Colleen, 19, New Haven/San Diego, not very good at being interesting so you should stop looking at this right now no seriously go away
today my ap physics teacher read us cat in the hat and it was honestly the quietest my class have been the whole year
but the boys who are looking for sad girls always find me. i’m not a girl anymore and i’m not sad anymore. you want me to be a tragic backdrop so that you can appear to be illuminated, so that people can say ‘wow, isn’t he so terribly brave to love a girl who is so obviously sad?’ you think i’ll be the dark sky so you can be the star? i’ll swallow you whole.
We have shows like 30 Rock and Parks and Recreation struggling to stay on every season, and shows like Two and a Half Men and Big Bang Theory having no trouble at all. Shows like the latter two, which capitalize on trivializing women and their roles or attempting to put them in “their place,” become the most popular and successful shows on TV. So this poses a grander question: Why does our society enjoy sexism so much? Or, more importantly, why is our supposedly progressing world so opposed to breaking this sexist quo? You might say that it doesn’t matter – it’s just a TV show. But it’s not “just” anything. Everything matters, especially television. Everyone enjoys television, and until that arena of entertainment can employ more ladies and create shows that demonstrate the depths of different types of characters – women, people of color, and the LGBTQ community – our society that is so incredibly susceptible to what’s on that silver screen is going to continue to inherently absorb sexism.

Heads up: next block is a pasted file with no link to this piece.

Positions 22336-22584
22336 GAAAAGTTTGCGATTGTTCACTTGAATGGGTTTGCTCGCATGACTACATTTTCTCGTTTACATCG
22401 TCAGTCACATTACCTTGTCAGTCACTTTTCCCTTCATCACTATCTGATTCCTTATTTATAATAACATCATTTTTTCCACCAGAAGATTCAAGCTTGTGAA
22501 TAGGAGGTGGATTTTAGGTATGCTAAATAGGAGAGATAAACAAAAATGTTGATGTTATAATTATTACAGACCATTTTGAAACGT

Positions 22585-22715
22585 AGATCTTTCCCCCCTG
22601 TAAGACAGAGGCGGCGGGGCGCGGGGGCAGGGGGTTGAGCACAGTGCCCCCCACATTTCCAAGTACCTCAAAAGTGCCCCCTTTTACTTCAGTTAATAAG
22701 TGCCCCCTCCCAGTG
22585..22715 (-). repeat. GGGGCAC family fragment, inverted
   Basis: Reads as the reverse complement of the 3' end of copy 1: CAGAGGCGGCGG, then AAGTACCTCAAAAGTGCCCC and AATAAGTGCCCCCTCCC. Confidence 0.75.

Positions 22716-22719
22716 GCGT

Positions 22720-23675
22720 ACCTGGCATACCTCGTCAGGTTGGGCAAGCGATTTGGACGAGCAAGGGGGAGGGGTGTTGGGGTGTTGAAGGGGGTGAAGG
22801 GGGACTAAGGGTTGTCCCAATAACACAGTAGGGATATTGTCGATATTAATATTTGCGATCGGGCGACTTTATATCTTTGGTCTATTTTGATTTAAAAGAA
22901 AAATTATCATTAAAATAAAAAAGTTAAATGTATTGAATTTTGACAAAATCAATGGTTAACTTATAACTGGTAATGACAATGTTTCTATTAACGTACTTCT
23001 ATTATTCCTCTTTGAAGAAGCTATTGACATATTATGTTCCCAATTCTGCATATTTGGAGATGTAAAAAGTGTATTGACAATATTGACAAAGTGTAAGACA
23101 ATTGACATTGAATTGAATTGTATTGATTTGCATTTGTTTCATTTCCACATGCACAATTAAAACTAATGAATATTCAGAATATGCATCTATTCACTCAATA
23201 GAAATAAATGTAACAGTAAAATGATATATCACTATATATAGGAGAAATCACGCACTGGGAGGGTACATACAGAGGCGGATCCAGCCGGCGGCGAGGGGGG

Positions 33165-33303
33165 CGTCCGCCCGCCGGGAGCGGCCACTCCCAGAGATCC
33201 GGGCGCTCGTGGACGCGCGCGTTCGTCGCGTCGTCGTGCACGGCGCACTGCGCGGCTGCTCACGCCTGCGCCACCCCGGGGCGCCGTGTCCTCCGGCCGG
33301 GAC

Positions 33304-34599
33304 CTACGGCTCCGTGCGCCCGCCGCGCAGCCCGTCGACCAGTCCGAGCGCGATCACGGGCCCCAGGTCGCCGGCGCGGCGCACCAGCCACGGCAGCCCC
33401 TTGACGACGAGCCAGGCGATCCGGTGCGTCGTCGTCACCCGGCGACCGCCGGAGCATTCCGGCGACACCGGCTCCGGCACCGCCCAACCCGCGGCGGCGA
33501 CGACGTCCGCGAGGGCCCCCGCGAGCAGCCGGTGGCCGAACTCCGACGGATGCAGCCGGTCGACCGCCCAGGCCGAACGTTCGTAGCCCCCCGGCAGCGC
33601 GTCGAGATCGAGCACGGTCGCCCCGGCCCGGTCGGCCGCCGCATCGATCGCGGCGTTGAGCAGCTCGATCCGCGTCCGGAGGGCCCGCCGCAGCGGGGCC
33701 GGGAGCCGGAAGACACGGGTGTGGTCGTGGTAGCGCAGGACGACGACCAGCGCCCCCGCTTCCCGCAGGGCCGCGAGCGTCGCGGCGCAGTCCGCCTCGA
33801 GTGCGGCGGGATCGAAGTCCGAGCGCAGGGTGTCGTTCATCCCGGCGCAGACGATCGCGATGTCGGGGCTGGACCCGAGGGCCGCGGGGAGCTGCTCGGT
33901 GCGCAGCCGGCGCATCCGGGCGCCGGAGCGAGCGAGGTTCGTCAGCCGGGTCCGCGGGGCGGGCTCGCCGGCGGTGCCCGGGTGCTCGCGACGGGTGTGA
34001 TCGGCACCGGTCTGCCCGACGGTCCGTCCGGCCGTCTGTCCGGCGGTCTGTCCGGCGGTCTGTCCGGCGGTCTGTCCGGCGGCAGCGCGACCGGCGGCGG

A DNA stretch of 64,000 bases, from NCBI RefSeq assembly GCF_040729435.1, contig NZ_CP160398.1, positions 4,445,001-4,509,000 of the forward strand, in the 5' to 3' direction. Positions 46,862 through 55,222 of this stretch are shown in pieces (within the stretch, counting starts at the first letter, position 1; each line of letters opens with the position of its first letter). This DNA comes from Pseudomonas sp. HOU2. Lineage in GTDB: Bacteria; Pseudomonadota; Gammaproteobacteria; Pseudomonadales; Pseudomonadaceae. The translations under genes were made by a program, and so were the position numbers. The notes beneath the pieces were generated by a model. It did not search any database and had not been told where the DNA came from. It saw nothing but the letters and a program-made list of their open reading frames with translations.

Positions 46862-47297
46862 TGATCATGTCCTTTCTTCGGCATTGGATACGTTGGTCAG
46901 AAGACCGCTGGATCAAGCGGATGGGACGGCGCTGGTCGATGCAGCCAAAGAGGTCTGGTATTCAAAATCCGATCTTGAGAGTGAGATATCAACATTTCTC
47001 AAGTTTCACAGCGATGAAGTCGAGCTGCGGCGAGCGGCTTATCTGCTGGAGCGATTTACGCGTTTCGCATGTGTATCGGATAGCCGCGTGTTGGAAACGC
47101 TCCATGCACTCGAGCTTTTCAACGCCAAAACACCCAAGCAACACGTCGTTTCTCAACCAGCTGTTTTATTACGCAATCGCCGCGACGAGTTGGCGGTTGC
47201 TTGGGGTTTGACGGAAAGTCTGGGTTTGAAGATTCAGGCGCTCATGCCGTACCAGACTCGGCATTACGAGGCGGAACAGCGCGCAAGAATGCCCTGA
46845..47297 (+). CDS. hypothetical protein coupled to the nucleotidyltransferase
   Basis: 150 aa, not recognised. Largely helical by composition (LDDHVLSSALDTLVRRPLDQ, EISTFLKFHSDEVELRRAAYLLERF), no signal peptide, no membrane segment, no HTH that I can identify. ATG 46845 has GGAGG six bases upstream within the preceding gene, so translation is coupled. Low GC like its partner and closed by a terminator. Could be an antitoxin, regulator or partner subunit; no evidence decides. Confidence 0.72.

So when shows like 30 Rock go off the air, that precious air time is replaced by shows that still present women as sex objects, dumb blondes, nagging wives, emotional coworkers, or ugly neighbors. We, unfortunately, still live in a world where a show run by women is a landmark, but we have to hold tight to those landmarks and make sure they keep breaking down those discriminatory norms.